Sunday, March 08, 2015

Living The Dream Is Actually Shit

There's a perception that advertising Creatives would really rather be doing something else.

That we are people who failed at writing novels or screenplays, or didn't have the stomach to pursue the uncertainties of life as an artist.

That a career in advertising is a creative compromise.

It's certainly true that, back in the day, every Creative was writing a novel. Then it was screenplays. Now I hear of quite a few Creatives developing apps or games.

But I get the sense it's happening less.

Even though advertising's glamour rating has been on the slide since about 1987, I get the impression we're all more dedicated to it.

Am I right?

Or are you still hankering for something else? If so, what? Let us know, in the poll below.

What Is Your Dream Job?

Ad Creative
None of the abvoe
Poll Maker
P.S. I have what I think is good news. My own alternative occupation was always 'Writer'. But when I did actually have six months off and wrote a book, I didn't really enjoy the experience.

I was sitting at home (well, mostly lying in bed) writing all day. And it was just a bit, well... lonely. Sure, you can go out to a cafe, but you're still not interacting with people.

If you're someone that loves the stimulation of agency life, as I do, you may find that 'living the dream' is actually shit, as I did.

The fact is, many creative professions are solitary. Artists, writers, composers, actors (when not working), directors (when not working), and musicians (when not working) are all just sitting at home on their own.

If you're the sort of person that craves solitude, then it's fine. But most people who work in ad agencies are not that sort of person.

So would you really rather be doing your dream job, or are you happy doing what you're doing?


Anonymous said...

I think what I'm finding tiresome is ad agency's expecting you to come up with product ideas and solutions for clients in the name of awards that the client then makes a stack of cash off or the agency wins shiny trinkets from.

Their comes a point when you just get tired of making money for other people. Why not just develop it for yourself?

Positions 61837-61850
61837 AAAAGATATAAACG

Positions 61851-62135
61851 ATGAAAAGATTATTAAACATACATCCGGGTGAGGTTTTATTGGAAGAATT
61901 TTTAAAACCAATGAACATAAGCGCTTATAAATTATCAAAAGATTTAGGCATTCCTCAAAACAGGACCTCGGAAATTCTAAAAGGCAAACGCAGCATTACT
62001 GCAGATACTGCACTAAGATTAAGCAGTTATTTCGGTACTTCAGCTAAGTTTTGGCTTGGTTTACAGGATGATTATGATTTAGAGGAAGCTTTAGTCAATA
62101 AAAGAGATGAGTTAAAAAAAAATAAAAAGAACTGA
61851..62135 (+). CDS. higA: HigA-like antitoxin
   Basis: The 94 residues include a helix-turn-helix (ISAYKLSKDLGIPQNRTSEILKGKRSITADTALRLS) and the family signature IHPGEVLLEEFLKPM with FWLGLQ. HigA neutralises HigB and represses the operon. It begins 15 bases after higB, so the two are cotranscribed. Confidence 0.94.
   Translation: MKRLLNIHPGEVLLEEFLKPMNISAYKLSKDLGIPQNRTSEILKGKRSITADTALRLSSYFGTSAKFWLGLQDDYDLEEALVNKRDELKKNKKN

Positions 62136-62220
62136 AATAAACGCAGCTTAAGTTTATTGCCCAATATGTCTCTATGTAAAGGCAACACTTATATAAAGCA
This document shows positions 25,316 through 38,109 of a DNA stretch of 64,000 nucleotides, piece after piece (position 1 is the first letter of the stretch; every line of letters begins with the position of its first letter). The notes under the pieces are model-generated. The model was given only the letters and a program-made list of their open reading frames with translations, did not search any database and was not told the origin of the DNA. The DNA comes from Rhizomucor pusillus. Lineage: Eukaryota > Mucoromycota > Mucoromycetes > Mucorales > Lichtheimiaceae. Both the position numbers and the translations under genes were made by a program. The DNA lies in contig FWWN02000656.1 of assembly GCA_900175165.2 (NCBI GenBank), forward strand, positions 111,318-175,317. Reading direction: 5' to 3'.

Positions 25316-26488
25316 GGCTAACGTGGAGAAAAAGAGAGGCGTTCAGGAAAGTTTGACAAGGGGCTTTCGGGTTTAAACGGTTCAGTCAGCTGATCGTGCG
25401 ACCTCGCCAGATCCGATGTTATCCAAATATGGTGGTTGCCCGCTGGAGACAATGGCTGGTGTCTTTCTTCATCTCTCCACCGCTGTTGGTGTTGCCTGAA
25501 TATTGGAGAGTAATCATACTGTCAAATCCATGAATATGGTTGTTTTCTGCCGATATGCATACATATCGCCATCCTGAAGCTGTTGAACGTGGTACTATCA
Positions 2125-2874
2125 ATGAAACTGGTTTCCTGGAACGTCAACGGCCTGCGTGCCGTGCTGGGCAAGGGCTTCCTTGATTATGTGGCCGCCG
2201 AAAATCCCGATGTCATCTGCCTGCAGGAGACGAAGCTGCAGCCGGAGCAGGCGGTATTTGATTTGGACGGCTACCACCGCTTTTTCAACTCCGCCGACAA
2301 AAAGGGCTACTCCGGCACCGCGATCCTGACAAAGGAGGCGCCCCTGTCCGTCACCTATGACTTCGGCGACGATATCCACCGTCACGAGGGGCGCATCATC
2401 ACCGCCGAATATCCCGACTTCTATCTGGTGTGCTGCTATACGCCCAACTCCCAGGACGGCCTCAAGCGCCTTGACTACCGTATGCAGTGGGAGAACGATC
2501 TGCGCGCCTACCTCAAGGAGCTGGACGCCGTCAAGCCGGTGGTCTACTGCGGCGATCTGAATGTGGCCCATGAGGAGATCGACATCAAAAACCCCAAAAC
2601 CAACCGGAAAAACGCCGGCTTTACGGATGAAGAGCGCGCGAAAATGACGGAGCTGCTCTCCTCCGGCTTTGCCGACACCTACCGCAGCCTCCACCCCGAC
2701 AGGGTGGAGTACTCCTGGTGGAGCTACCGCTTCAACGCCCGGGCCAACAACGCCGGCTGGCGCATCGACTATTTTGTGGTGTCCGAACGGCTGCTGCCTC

Anonymous said...

I think it's important for writers to write outside of advertising, be it books or screenplays and so on. I see so many junior copywriters who don't have the skills to venture beyond a headline. Having another writing passion develops your skill as a writer in ways that working solely in the style of advertising can't.

That, and reading. Too many young copywriters devour ad annuals and nothing else. That doesn't teach you how to write. It shows you what a good ad is, and is an example of craft, but it doesn't teach you much beyond that.

Read more. Write more. Get better.

-K said...

Deadlines used to be three weeks, then two, now one. And there's always the 'need it tomorrow' briefs each week. At the end of the day/night, there just isn't time or energy if you're a competitive creative.

If you're not trying to compete in your advertising work, you can probably find a gig working on non-creative advertising which let's you leave at about six each night. Then you can afford to be creative in your spare time, or maybe just have a social life and go to the gym each day.

It's a choice. And a balance I question often. Particularly when I see artists/cultural provocateurs doing projects that I've already come up with but didn't make the time to create.

Unknown said...

If you don't like to work from home you don't have to. Join a tech company / a startup. You'll use the same skills as in your agency job, you'll still be stimulated by smart people around you and enjoy office / corporate perks. But you get to create something that will last longer that 30 seconds.

Anonymous said...

Anything you HAVE to do will from time to time be shit.

Mastery + Autonomy + Purpose = Dream

Therefore you have to be ridiculously good to be able to charge enough to pick your projects, or hit it lucky, so you're rich enough to do what you want.

Or you have to not care about money, in which case you wouldn't be in advertising in the first place.

In reality, we're lucky if we meet one of those three.